The Terminator, released in 1984, is credited as being the first megahit of its director, James Cameron. The screenplay was written by Cameron, Gale Ann Hurd, and William Wisher Jr. Terminator would go on to grow into an entire franchise with 6 films, a television series, two web series, multiple video games, theme park rides and more. The most recent movie installment was Terminator: Dark Fate released in 2019. The original film, simply titled The Terminator, follows Sarah Conner, played by Linda Hamilton, being informed she will birth the leader of humanity’s future resistance as she fights for her life. In the year 2029, an artificial intelligence defense network, Skynet, which has taken over the world, sends a cyborg back in time to kill Sarah Conner and prevent the birth of her son, John Conner. The cyborg, known as The Terminator, is played by Arnold Schwarzenegger and arrives in the year 1984 killing every woman with the name Sarah Conner. Before The Terminator can kill Linda’s Sarah Conner, she is saved by a human sent from 2029 by John to protect her. This human, Kyle Reese, is played by Michael Biehn. Kyle and Sarah fight tirelessly to destroy The Terminator and protect the future resistance of the human race. Without the events in the movie, Sarah Conner would never have known about Skynet and would never have raised her future son to be the leader of the resistance. Check out The Terminator screen facts below.
Cameron Sold The Terminator Rights for $1
James Cameron, who wrote the screenplay for the film, worked with William Wisher Jr. to develop the story. While Wisher was only created as an additional dialogue writer, it is known he worked on key scenes and character details. The third screenplay writer, Gale Anne Hurd, did not do any writing at all and only suggested script edits. Hurd was also the movie’s producer and purchased the rights to the screenplay’s production from Cameron for only $1. Cameron made her agree to let him direct the film and only sold it to her for this reason. Cameron and Hurd would go on to get married in 1985 and divorced in 1989.
Idea Came from a Fever Dream
James Cameron was in Rome, producing his low-budget horror movie, Piranha II: The Spawning. Cameron did not enjoy working on Piranha and was up late doing edits for a movie he did not believe in. He went to bed sick and dreamt of a chrome robot dragging itself out of an explosion. James quickly came up with the plot of The Terminator being sent back in time to kill the mother of humanity’s last hope. James fought for the directing rights to The Terminator and has since considered it his directorial debut, distancing himself from Piranha. After much back and forth with the costume designer, Stan Winston, the final cyborg looked just like Cameron had seen it in his dream.
O.J. Simpson was Almost The Terminator
The production studio wanted to cast Arnold Schwarzenegger as the human Kyle Reese, and they wanted O.J. Simpson to play The Terminator. James Cameron was not fond of either of these choices and was going to have a meeting with Arnold, in which he intended to walk out angry. Instead, Schwarzenegger came in speaking enthusiastically about the villain in the movie. Cameron suddenly found the actor he wanted to play The Terminator. He went to the studio, and they agreed, signing Schwarzenegger the next day. O.J. Simpson lost out on the role and The Terminator became the iconic Arnold Schwarzenegger as we know him today.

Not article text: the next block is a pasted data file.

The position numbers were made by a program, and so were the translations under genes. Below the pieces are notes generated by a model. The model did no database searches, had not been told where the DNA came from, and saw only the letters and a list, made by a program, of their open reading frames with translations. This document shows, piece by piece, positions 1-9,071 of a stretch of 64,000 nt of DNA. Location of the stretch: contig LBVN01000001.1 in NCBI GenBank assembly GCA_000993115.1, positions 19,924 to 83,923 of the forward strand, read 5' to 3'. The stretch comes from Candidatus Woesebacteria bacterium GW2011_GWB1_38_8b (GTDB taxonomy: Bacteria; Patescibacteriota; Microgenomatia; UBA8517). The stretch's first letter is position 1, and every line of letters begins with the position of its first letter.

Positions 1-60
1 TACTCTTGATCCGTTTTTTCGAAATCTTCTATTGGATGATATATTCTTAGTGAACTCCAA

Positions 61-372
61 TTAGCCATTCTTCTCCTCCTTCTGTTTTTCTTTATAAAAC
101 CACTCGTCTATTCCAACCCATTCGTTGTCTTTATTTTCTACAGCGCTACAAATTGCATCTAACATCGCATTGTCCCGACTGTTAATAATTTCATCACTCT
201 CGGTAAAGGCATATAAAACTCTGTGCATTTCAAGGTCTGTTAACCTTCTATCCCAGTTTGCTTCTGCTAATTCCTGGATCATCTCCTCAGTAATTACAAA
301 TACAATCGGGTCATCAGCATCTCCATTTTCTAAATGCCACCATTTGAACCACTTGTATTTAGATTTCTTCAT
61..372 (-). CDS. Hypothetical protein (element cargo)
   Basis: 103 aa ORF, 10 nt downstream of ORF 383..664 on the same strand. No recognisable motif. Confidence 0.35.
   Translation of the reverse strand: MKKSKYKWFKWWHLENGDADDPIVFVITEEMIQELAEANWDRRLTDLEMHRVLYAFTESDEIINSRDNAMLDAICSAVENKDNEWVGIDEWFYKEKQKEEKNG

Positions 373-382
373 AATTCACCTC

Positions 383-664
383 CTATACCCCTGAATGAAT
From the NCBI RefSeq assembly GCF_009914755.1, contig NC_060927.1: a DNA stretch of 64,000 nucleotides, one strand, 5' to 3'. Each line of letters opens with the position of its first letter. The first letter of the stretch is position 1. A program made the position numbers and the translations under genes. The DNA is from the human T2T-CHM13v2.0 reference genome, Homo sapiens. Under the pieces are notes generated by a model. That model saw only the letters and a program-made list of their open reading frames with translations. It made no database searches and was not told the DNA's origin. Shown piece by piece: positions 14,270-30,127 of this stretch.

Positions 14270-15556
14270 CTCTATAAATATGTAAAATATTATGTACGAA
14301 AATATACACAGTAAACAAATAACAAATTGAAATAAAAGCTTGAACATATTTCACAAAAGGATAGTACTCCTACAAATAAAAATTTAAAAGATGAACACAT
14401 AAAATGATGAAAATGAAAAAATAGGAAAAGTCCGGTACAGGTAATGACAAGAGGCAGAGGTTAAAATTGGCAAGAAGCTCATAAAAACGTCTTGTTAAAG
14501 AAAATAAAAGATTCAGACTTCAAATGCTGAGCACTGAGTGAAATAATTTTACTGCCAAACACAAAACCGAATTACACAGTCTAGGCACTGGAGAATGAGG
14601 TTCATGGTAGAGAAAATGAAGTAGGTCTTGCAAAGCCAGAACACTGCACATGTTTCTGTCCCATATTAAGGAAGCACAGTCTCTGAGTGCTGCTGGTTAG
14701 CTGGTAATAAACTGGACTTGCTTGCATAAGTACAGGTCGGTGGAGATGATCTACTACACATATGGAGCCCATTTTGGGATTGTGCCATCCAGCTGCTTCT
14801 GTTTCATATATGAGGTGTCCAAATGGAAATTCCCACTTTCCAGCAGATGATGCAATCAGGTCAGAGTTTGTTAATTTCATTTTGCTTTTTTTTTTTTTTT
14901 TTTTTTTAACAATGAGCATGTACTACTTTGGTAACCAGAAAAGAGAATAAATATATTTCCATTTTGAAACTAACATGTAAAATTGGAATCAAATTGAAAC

Shot Without Permits
Much of the film was shot without permits in very public locations, resulting in some of the background characters being real bystanders. James Cameron called this strategy “guerilla filmmaking.” Cameron required the cast and crew to arrive at location and quickly set up, film and leave before police arrived. Cameron even called Arnold Schwarzenegger at 3AM to meet on location in full costume to do a re-shoot.
Cameron Wrote Aliens and Rambo: First Blood Part II on a Production Pause
Arnold Schwarzenegger had commitment to another film while making The Terminator. This led to a nine month pause on production of the film. In that time, James Cameron spoke with producers at 20th Century Fox who liked The Terminator screenplay and wanted him to write on a project which became Aliens which was released in 1986. The same day he received the job from 20th Century Fox, Cameron was asked to write the script for Rambo: First Blood Part II, released in 1985. Cameron took on both jobs, calculating his time and doing the required page writings to successfully stay on track. He even worked on The Terminator edits in this time frame.
The Original Idea Became Terminator 2: Judgement Day
James Cameron’s original plot involved two Terminators being sent back in time, one protecting Sarah Conner and the other attempting to kill her. Cameron had envisioned one of the cyborg’s being a liquid metal. The idea would cost too much money and Cameron settled on a simpler plot with one terminator and a human protector. Eventually, his original idea of multiple cyborgs and liquid metal came to life in the second instalment of the franchise, Terminator 2: Judgement Day, released in 1991. The Terminator (1986) had a budget of $6.4 million, while Terminator 2: Judgement Day (1991) had a budget of $94 million. James Cameron went from a modest budgeted project to the most expensive movie ever made at the time by 1991.